B.C. Labour Minister Harry Bains (Black Press Media)

B.C. Labour Minister Harry Bains (Black Press Media)

Construction

As Surrey continues to grow, so does the need for infrastructure

Construction declared an essential service when the pandemic hit last year

This feature was part of our July 22 “A Salute to Construction in Our Community” special section. Click here to see the full edition.

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Schools, towers, houses, a hospital, a bridge, roads, and expanding the SkyTrain line.

If they’re not already being built here in Surrey, they soon will be. And Minister of Labour Harry Bains says that means good-paying construction jobs are to be had in this booming city.

The province’s gross investment in construction projects for Surrey in the 2020/2021 fiscal year – that’s including work on transit, capital and rehabilitation projects – is $102,943,178.

“As they say our future lives in Surrey and I firmly believe in that and construction is going to play a big part in our economic restart and they are good-paying jobs,” says Bains, NDP MLA for Surrey-Newton.

Construction was declared an essential service after the pandemic hit 16 months ago. The Pattullo Bridge replacement, expected to be opened in 2024, is underway, while the Surrey-Langley SkyTrain is in the wings and a second hospital for Surrey, situated in Cloverdale, is set to be built and will mean “hundreds if not thousands of jobs, good paying construction jobs,” Bains said.

“When investors are looking at investing in Surrey and British Columbia they know that there is skilled labour available to them and they would be able to complete their projects knowing that the labour is available and that they will be successful in achieving in a timely fashion,” he said.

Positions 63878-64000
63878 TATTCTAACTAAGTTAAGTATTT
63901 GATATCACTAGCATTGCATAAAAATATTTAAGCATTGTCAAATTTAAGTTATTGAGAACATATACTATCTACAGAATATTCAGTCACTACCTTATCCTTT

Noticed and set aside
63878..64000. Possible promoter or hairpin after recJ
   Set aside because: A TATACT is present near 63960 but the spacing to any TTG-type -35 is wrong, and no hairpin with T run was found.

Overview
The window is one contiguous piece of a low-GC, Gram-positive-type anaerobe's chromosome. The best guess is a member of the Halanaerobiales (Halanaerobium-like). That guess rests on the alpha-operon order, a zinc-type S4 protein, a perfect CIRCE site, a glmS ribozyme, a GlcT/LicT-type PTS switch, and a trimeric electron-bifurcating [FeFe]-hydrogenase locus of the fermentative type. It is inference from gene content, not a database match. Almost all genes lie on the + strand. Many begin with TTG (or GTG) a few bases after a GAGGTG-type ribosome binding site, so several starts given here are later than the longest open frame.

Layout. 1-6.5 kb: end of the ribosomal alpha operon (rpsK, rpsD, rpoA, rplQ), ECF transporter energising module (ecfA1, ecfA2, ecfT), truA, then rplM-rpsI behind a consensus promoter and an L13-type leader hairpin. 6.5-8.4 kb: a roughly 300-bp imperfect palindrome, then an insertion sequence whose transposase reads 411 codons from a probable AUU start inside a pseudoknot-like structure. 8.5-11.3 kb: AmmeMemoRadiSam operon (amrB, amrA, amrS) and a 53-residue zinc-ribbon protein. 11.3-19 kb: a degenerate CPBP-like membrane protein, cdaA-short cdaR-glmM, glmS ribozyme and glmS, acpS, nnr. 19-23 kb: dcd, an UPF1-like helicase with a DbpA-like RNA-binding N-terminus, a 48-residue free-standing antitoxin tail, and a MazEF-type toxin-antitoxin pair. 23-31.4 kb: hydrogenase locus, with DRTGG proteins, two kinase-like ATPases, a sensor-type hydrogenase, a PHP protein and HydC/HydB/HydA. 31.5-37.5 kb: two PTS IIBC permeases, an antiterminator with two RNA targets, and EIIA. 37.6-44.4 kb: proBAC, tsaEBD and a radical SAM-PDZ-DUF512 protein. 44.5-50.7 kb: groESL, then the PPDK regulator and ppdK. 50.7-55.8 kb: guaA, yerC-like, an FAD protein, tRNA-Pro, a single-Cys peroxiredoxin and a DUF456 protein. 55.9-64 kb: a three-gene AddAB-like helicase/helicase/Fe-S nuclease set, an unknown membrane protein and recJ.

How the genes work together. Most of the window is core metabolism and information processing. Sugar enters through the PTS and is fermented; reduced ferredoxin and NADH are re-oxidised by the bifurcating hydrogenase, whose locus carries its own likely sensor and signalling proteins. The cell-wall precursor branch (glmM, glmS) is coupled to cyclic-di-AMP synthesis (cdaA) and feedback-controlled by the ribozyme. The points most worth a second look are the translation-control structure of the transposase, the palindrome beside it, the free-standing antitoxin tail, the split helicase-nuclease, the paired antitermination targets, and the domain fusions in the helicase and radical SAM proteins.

But the challenge, he added, is “when you look at all of those activities, especially in construction, in Surrey there is going to be an issue of labour shortage and skill shortage.”

That’s why the province is working to ensure there are enough workers. Initiatives like the Community Benefit Agreement look to get local people working and benefiting from their own tax dollars, as well as setting up training programs for today and to build a needed pool of skilled labour for tomorrow.

Bains noted the provincial government has signed agreements to that end with the federal government, securing $2.5 billion over the next six years through the Workforce Development Agreement and the Labour Market Development to provide training and skills upgrades in the trades. It also added $90 million in funding to the ITA (Industry Training Association), he said, which is a government agency focused on skilled trades training.

“When you look at that and put Surrey in that picture, Surrey is going to be the largest city soon, and we need infrastructure.”

He pointed out that the 2021 provincial budget added $3 billion to the $21 billion already earmarked for funding for infrastructure, and this includes schools.

“We are committed to eliminate those portables and schools are being built right now at a record pace, and in record numbers, so we can get all those students out of portables and into a real classroom,” Bains said.

Surrey Mayor Doug McCallum remarked in May that the city will be needing more townhouses, and soon, to accommodate what he says will be a post-pandemic wave of immigration coming into this city.

Bains noted Surrey is already experiencing a record number of housing starts.

“You see the buildings cropping up everywhere, the tall buildings, single family homes,” he said. “The government recognizes Surrey is the fastest growing and we need housing as a part of the attraction.”



tom.zytaruk@surreynowleader.com

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